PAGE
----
I took out my phone devices, switched them off and could see the runway lights going past. The plane had begun its journey to the end of the runway to make a U-turn and then take off. I relaxed my head, hoping for a nap before the end of the flight.

Just when I was about to close my eyes, a violent jerk shook me back to alertness. For a split second, I thought it was one of the routine ones on uneven runways, but the thought lasted only for a second.

The aircraft was on full throttle, as is normal at the time of take-off; only this time I could feel my body pressed towards the window since the plane had veered to the right of the runway, in the field adjoining it. It was terrifying!

The lights went off. Passengers had begun screaming due to the jerks and because some of them had noticed a blaze in the left engine. This went on for about 10-12 seconds, the most difficult ones of my life. By now it had started to dawn on me that these were probably my last moments.

A shiver ran down my spine as the aircraft seemed to be rolling on a surface similar to what I thought would be appropriate to call "craters of the moon". I was almost convinced that the plane would halt when it crashed into a structure - since my assumption was that the brakes had failed and the pilot had no control over the aircraft.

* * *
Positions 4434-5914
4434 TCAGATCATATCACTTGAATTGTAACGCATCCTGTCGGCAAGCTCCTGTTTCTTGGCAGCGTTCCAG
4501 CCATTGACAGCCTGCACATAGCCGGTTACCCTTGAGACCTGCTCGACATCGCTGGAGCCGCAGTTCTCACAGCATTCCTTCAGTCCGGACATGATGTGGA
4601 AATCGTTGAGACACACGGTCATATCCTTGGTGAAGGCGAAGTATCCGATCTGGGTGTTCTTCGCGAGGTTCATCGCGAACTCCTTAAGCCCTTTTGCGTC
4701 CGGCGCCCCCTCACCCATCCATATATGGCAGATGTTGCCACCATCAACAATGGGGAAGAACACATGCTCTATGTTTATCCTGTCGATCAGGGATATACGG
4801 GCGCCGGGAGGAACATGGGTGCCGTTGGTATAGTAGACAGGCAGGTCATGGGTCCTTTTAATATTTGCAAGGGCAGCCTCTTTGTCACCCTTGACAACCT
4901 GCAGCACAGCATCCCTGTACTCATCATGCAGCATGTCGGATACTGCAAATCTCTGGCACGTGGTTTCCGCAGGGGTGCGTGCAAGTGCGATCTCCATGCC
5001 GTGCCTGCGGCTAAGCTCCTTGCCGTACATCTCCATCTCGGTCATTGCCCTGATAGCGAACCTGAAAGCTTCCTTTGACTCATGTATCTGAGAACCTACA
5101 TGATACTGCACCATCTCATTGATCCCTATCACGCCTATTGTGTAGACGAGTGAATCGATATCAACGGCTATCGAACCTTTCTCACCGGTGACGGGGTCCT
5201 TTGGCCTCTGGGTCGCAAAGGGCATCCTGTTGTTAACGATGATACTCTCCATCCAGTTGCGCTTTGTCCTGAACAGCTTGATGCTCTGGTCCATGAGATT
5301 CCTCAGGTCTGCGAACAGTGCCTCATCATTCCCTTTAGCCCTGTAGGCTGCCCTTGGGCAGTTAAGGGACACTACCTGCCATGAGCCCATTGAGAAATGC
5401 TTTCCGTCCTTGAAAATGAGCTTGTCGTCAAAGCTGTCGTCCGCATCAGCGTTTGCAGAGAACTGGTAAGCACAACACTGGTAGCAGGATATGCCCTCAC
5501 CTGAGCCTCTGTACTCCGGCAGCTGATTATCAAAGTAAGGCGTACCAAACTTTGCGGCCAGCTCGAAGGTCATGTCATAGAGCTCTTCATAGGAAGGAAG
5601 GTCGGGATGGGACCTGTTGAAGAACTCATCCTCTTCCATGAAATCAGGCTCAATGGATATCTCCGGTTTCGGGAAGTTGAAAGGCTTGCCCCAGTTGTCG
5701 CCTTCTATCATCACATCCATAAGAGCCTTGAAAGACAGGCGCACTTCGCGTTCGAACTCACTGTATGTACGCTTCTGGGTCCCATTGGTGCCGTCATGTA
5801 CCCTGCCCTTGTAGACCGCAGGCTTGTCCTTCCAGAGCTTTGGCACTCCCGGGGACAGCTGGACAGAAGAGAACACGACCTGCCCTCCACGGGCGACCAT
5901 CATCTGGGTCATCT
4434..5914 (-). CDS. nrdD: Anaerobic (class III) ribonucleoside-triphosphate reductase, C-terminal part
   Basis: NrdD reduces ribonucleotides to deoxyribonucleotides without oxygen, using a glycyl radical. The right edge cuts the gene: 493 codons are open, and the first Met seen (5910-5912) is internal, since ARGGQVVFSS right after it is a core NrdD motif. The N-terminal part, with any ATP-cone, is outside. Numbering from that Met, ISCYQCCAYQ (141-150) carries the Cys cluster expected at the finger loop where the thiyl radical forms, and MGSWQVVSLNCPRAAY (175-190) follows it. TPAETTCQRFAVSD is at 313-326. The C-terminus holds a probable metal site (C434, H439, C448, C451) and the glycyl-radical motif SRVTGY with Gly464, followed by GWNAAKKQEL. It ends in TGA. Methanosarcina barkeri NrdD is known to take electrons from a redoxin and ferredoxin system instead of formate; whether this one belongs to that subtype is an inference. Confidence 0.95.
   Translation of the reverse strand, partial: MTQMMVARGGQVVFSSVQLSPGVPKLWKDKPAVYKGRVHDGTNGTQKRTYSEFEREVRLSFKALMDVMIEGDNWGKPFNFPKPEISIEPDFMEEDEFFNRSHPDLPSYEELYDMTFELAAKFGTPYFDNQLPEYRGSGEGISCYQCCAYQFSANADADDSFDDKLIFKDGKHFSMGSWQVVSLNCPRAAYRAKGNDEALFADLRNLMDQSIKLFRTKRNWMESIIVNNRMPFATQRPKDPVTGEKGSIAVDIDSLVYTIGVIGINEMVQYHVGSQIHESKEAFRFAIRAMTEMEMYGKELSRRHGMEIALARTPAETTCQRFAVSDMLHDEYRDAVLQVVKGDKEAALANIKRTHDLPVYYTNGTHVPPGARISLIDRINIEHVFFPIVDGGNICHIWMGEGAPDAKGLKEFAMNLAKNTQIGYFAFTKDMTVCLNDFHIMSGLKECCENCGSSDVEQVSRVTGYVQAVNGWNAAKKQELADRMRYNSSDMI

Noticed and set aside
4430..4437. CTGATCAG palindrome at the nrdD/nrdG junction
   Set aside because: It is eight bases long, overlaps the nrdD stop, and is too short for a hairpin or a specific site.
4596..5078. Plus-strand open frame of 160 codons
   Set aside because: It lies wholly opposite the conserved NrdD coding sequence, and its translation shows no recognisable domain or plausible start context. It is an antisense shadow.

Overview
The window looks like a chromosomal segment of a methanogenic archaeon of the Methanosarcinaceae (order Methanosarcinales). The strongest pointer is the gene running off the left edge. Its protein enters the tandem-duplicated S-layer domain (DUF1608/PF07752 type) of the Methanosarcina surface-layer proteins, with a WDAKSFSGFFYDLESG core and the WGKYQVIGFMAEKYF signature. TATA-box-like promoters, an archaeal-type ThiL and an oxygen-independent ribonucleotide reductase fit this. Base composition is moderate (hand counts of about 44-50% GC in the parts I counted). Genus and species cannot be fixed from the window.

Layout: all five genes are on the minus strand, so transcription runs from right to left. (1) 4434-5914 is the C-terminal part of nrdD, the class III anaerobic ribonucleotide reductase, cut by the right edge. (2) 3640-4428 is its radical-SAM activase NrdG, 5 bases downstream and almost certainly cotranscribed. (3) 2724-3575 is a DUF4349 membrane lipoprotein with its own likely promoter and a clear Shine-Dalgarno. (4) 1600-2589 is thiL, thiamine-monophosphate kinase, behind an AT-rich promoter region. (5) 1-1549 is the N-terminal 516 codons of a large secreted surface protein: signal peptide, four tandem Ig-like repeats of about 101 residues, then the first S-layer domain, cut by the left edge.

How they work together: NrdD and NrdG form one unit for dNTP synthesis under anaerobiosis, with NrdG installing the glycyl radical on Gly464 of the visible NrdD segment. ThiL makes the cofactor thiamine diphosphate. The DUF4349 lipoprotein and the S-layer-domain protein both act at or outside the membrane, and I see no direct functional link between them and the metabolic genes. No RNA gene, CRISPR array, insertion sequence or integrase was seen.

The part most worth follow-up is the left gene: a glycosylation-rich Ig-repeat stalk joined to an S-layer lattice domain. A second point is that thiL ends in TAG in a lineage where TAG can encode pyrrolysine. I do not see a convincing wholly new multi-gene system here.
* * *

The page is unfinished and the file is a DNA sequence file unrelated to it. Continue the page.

However, as abruptly as the crisis had started, the plane suddenly jolted to a halt.

By this time, my handbag, which I had put safely under the seat, was in front of my legs. I saw my copassenger's seat unbuckled and my survival reflexes made me quickly do the same. I picked my bag and ran towards the front doors.

I will never forget the look on the face of the shivering airhostess. Another one was trying to open the door. Another five seconds passed before I saw the slide go down - there were only two persons in front of me.

The airhostess seemed to find her voice and was able to squeak “run"! Well, I took that literally and instead of sliding down the emergency escape chute, I ran off it. Luckily, I did not land on my face.